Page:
Eugenijus K. needs help calibrating a map of Lithuania, and overlaying a grid in Lietuvos Koordinaciu Sistema (LKS94), the Lithuanian national coordinate system. Here’s how to do it using ExpertGPS:
Looking at this map of Lithuania, I can tell that it uses an equirectangular (lat/lon) projection, rather than the Lithuanian Transverse Mercator grid (LKS94). This is because the top left and bottom left corners have the same longitude (20 degrees East), and the top right and bottom right corners are the same as well (27 degrees, 30 minutes East longitude).
To get started, I created a waypoint and recented the Quick Map view in ExpertGPS on Vilnius, Lithuania. I always like to start calibrating a map with some data from the location the map covers. I did a search on Bing.com and quickly found the latitude and longitude of Vilnius, and created a waypoint with those coordinates.
To add the map to ExpertGPS, I clicked Open Scanned Map Library on the Map menu, and then clicked Add. I selected the .jpg file with the map image, and then entered the name of the map, and the projection it uses (Equirectangular).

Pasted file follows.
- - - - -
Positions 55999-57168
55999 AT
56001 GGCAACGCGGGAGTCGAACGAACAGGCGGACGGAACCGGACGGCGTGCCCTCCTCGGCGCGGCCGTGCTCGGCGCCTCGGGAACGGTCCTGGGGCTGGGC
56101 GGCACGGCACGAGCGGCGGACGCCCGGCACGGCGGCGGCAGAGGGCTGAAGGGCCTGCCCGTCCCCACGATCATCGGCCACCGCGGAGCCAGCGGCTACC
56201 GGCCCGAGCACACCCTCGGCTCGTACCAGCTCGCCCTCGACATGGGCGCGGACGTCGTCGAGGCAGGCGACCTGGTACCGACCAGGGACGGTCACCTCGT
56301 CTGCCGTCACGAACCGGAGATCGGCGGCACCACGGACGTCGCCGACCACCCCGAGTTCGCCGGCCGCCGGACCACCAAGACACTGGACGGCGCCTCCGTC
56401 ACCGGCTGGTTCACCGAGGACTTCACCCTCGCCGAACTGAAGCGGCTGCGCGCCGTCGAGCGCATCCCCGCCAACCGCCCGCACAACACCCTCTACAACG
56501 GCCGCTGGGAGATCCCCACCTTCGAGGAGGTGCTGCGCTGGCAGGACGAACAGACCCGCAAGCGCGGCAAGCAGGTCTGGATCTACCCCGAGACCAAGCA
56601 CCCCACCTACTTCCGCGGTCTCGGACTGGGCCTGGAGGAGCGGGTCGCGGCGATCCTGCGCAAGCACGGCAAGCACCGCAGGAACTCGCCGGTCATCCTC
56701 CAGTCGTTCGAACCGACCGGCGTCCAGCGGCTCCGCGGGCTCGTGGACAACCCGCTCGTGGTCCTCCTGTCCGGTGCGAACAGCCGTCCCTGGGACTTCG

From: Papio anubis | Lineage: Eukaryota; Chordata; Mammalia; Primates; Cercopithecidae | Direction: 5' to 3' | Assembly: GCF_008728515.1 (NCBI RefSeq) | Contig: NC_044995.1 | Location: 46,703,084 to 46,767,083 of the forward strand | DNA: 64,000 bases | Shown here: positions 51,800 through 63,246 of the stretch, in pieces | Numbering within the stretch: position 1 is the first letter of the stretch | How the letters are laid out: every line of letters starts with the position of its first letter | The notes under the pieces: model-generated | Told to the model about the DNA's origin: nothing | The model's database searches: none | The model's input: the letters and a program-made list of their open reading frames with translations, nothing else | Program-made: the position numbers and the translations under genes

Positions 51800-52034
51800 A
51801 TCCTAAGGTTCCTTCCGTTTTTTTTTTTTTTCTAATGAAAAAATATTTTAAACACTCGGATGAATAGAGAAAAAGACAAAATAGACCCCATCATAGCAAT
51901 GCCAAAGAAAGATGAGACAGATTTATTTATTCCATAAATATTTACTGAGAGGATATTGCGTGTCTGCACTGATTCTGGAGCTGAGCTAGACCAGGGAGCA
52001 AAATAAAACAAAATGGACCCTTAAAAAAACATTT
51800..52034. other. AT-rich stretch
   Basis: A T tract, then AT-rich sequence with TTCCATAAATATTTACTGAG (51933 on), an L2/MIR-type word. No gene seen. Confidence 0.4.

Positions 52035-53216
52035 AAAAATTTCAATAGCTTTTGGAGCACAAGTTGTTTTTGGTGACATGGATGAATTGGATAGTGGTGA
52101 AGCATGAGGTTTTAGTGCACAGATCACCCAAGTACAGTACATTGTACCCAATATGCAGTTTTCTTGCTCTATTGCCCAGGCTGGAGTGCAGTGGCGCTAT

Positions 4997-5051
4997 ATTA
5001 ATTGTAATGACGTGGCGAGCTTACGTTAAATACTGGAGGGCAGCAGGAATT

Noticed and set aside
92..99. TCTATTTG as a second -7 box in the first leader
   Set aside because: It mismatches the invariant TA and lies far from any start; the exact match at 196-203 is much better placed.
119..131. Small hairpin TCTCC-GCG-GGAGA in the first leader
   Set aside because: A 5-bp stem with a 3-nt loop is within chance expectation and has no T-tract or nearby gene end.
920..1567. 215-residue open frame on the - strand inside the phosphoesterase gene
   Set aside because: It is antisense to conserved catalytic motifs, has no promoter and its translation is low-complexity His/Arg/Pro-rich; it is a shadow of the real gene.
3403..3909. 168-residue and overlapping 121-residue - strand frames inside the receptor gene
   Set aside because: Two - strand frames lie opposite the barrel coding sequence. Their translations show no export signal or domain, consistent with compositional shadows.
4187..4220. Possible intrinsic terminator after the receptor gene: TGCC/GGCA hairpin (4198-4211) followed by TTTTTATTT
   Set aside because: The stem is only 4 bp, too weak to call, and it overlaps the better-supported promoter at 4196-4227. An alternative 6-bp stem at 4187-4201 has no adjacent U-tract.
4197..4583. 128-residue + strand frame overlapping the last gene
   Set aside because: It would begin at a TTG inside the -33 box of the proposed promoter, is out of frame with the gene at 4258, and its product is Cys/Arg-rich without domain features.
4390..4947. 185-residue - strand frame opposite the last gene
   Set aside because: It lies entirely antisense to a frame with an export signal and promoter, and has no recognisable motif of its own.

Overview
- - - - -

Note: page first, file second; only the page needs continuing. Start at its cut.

Calibrating the map
I used three calibration points to calibrate this map. I always try to place the first point in the upper left corner, in this case, at 57 degrees North, 20 degrees West. I placed the second calibration point in the opposite corner, at 53N, 27 deg, 30 min W. Two points are usually enough to properly calibrate a map, and as soon as I added the second point, my waypoint for Vilnius appeared at the correct location on the map. If a third calibration point is required, I try to pick one of the remaining corners, in this case, the lower left one.
Adding the Grid Overlay
To add the Lithunia LKS 1994 grid, I followed these instructions for adding a new coordinate format to ExpertGPS, and selected the LKS grid as shown below.
As soon as I switched to this coordinate format, the grid lines in ExpertGPS switched from showing latitude and longitude to showing eastings and northings in Lithuania’s national grid. As you can see in the image below, the grid is centered on 24 degrees East longitude, which runs directly through the center of the country. Because the underlying map is still using an equirectangular projection, the grid lines to the left of the central meridian (24E) curve one direction, and the lines on the right curve in the opposite direction.